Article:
Suspense and mystery are two of most rarest genres you could find in movies now a days. Other than horror, keeping the audience in suspense before or even without a cheap jump scare is a special talent that few directors actually practice so seeing it executed effectively deserves the highest praise. Popular scares like James Wan’s Insidious and The Conjuring has re-inspired the film industry in wanting more of such quality and thankfully, it just keeps getting better with every new perspective.
One worth adding to the books is Bird Box.
Based on a 2014 novel written by Josh Malerman, this thriller is yet another post-apocalyptic tale of horrors which in honest truth, you don’t see coming. Much like A Quiet Place, the story draws heavily on the mystery of how people are dying and what exactly is behind the phenomenon – a compelling means of storytelling that constantly keeps you at the edge of your seat.
The story follows a woman named Malorie, played by Sandra Bullock who witnesses a plague where people kill themselves for no reason. These deaths are gruesome and erratic which triggers mass hysteria around the world as panic over the unknown consumes the world overnight.
Now, you might be thinking, “Hey, isn’t this the plot from M Night Shyamalan’s The Happening?” and you’re not wrong. In fact, the book was written prior to The Happening’s movie release and because of that, the writer scheduled a later release of his publication to avoid any similarities or dilution of his story.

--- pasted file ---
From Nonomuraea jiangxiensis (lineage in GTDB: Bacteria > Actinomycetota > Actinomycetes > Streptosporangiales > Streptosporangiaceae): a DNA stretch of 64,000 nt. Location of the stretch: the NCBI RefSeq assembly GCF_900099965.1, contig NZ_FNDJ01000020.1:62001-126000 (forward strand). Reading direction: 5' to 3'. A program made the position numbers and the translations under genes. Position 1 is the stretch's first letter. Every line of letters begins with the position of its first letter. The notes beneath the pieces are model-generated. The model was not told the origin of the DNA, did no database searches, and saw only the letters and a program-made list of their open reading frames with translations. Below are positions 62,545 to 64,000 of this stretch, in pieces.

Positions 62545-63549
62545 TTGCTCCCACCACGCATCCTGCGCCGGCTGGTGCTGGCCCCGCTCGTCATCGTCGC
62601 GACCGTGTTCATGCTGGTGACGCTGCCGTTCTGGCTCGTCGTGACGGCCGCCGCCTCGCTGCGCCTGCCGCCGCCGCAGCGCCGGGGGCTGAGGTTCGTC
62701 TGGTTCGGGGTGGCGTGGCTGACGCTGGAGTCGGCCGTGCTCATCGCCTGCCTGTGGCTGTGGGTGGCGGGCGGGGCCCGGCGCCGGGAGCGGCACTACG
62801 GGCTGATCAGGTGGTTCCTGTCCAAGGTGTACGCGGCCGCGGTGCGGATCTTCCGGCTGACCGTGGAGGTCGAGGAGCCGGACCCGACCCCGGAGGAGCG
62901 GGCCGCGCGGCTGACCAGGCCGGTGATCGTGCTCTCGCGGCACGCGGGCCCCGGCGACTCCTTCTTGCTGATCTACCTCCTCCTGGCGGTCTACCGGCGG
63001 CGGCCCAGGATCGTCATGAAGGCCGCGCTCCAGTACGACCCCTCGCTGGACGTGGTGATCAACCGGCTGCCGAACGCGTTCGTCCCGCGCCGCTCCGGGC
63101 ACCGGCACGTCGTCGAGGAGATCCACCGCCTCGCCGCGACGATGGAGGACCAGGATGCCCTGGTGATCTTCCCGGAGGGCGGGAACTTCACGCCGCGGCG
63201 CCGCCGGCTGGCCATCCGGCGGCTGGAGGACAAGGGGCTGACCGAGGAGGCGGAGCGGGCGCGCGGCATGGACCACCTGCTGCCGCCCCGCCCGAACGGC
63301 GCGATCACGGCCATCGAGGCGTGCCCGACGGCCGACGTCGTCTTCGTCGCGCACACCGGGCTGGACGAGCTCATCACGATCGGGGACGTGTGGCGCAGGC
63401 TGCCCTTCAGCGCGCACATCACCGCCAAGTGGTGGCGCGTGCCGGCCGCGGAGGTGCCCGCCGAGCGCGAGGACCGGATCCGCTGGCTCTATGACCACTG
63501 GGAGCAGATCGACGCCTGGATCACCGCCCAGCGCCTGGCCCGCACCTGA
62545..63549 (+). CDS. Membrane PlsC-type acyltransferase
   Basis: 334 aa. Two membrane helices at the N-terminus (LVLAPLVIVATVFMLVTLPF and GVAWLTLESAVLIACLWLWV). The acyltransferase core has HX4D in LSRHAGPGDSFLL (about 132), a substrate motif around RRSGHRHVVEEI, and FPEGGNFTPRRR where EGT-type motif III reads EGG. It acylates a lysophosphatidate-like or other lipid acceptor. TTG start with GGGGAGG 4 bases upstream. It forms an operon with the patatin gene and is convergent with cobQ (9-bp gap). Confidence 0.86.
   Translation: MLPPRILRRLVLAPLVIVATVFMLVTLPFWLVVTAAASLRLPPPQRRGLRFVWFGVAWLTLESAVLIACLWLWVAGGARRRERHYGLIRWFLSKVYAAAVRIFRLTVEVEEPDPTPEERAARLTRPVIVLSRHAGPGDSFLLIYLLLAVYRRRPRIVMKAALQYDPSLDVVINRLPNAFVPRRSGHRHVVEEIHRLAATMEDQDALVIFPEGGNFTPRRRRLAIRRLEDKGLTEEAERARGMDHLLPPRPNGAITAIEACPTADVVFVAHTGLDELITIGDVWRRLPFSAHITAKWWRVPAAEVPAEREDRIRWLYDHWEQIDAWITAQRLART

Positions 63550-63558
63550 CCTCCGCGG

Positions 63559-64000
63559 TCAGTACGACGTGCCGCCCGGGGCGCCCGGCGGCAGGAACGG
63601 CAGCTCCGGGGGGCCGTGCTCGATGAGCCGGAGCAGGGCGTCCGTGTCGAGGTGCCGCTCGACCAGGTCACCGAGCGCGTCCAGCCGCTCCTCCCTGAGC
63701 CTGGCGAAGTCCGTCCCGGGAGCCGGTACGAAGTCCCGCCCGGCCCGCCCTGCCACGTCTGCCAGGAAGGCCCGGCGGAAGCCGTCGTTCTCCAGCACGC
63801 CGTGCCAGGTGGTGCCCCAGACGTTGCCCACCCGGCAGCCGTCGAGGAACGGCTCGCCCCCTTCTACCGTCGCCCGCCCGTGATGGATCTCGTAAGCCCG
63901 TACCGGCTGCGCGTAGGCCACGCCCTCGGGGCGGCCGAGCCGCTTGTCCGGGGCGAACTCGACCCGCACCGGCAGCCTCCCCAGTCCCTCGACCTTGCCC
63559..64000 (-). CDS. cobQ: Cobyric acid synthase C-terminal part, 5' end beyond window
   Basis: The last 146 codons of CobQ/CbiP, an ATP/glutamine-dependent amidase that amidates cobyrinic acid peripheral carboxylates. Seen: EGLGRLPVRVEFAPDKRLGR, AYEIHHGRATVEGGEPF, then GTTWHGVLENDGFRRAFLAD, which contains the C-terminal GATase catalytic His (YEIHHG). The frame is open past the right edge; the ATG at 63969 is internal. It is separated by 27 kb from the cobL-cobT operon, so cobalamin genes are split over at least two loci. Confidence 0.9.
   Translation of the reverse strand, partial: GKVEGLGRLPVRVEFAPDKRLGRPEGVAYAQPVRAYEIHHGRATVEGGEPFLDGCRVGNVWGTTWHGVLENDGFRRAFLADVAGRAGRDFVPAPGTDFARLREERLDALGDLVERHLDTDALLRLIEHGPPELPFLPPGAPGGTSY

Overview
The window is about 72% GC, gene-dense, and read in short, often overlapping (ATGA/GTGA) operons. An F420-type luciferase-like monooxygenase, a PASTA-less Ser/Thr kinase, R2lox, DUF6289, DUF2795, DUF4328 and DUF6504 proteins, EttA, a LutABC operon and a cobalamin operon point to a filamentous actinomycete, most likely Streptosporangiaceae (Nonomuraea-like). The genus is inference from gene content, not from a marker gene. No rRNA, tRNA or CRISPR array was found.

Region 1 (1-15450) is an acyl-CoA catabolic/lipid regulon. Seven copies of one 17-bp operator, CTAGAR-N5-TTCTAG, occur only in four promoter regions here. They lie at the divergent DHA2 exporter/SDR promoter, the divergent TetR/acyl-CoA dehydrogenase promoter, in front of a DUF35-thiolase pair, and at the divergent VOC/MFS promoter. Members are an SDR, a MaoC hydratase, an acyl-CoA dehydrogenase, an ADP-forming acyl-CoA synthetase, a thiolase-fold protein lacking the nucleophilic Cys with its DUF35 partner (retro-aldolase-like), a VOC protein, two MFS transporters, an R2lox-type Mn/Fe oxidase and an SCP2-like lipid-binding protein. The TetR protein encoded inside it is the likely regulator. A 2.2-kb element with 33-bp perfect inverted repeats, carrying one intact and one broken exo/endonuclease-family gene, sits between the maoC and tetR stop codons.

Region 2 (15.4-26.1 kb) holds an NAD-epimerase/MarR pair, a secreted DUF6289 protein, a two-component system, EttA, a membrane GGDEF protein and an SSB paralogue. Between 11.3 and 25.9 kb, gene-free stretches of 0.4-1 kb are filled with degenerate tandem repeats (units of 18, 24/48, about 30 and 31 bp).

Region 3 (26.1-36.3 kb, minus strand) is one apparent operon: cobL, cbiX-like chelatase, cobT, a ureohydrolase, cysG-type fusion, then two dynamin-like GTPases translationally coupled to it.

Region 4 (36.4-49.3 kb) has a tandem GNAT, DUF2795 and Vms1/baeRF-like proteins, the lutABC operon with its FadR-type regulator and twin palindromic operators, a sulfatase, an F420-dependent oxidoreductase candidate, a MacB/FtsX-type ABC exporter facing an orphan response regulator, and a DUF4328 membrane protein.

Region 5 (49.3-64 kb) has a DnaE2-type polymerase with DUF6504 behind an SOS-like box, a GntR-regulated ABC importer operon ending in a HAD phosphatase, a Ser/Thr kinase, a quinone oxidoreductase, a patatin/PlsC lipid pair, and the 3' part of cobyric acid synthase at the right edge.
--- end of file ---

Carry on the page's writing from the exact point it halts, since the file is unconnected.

Bird Box is a movie that makes you afraid to look – something which we are all tempted to do when we’re afraid or simply too curious in the moment of suspense. This haunts you throughout the movie and the mystery behind what causes the mass hysteria is what really drives the story.
Without giving the plot away too much, the threats of the movie are first introduced and later on begin to evolve as the story progresses, not like Pokémon evolve but in a sense where Murphy’s Law goes full throttle.
Much like A Quiet Place, the entire cast does an exceptional job at selling the concept of danger and trust me, you’d be cringing to keep your eyes closed and literally dying for a peek. There is one scene where they use children to simulate the edging feeling of danger that just pushes you to yell and warn them even though they are going through the motions already. It’s that level of cinematic thrill that ought to trigger someone’s anxiety right off the bat!
Bullock is still an amazing actress and seeing her portray a very conflicted character in such a dystopian really brings out the reality of how people would react if they were in her shoes. Other familiar faces you can expect to find in the movie are John Malkovich and Parminder Nagra (Yes, the lead from Bend it like Beckham).
The overall story is very engaging and though it may sound like I really am repeating myself, Bird Box really nails the whole gradual scare factor excellently as a movie and that’s something not a lot of films have a proper grasp on even in 2018.
It’s hard not to compare it to A Quiet Place simply because it has so many similarities in their approach to suspense albeit with a different concept. The story is pretty self contained with enough explanation for most of your curiosities but don’t expect a full answer or complete salvation in its conclusion. It is safe to say that dystopias rarely have a happy or satisfactory ending so keep your expectations to a minimum when you’ve reached that point.
So to avoid any more spoilers that may potentially ruin the experience of this movie, go watch it now on Netflix and be sure to keep a lookout on this beauty!
Bird Box – 9/10